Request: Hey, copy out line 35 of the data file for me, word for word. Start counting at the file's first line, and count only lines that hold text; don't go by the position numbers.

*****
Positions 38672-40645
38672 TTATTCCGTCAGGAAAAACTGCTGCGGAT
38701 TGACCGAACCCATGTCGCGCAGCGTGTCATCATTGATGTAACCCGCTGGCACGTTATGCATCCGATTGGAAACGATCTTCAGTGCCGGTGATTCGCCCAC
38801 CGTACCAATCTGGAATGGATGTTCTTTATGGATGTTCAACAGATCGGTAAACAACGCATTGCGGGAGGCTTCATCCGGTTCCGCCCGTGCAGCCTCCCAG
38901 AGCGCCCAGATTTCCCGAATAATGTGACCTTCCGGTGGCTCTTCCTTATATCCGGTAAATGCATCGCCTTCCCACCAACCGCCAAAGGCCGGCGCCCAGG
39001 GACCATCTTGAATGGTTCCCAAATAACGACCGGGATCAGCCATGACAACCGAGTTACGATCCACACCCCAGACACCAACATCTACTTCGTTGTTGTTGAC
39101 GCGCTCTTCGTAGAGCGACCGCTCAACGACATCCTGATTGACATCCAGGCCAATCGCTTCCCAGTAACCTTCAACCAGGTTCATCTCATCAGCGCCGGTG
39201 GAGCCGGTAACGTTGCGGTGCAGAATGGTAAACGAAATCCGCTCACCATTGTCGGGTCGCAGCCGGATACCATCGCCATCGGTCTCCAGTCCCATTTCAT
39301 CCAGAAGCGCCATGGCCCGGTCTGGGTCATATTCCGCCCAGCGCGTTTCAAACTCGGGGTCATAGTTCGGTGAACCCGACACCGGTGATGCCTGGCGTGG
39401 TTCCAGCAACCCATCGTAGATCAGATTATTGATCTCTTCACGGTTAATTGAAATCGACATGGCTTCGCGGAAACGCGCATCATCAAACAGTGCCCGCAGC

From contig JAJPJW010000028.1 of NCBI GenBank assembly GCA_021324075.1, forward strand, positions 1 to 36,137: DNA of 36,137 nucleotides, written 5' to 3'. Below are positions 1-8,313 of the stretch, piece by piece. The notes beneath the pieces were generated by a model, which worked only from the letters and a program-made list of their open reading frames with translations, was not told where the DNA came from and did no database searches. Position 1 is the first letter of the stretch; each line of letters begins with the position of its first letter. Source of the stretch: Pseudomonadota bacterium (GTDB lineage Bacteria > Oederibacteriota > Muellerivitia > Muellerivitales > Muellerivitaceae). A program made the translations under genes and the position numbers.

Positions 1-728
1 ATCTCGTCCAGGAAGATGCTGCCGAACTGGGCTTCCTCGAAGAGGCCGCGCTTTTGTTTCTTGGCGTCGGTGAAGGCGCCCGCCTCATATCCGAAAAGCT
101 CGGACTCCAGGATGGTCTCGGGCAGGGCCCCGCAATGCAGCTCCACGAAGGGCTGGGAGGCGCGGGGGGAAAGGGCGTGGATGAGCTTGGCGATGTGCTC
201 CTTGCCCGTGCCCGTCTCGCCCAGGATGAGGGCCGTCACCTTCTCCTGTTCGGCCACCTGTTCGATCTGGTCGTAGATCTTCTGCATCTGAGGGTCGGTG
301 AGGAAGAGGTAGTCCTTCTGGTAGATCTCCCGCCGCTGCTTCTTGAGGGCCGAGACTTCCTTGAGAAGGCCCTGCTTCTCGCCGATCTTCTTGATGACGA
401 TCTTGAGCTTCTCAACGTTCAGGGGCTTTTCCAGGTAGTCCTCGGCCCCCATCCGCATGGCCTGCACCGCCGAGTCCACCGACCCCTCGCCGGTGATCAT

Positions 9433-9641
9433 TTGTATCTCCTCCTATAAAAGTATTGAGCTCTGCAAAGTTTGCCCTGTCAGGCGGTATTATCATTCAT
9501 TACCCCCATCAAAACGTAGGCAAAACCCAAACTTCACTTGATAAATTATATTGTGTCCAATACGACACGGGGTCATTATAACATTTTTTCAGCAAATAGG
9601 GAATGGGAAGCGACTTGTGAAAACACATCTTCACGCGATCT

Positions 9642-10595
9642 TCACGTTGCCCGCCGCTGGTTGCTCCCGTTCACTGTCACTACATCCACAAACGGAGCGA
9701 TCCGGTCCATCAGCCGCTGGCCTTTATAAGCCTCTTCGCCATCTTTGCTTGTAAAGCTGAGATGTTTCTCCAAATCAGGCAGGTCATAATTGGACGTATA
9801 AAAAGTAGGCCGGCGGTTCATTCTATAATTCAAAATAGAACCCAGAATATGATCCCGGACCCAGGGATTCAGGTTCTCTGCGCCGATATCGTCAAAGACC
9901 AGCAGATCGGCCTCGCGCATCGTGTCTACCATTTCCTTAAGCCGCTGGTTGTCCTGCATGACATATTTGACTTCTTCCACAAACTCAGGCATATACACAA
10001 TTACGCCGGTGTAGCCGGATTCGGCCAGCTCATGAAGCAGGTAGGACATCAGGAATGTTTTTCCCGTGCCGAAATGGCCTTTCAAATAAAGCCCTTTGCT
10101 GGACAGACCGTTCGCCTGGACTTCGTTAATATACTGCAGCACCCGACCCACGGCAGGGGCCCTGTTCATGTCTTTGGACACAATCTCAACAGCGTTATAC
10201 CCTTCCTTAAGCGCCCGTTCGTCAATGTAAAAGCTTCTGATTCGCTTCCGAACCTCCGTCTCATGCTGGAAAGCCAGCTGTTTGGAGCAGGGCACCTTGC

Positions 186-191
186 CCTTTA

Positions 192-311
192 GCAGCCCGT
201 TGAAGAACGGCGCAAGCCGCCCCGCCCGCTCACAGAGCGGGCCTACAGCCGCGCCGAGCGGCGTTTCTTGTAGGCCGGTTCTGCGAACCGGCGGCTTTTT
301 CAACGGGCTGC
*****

301 CAACGGGCTGC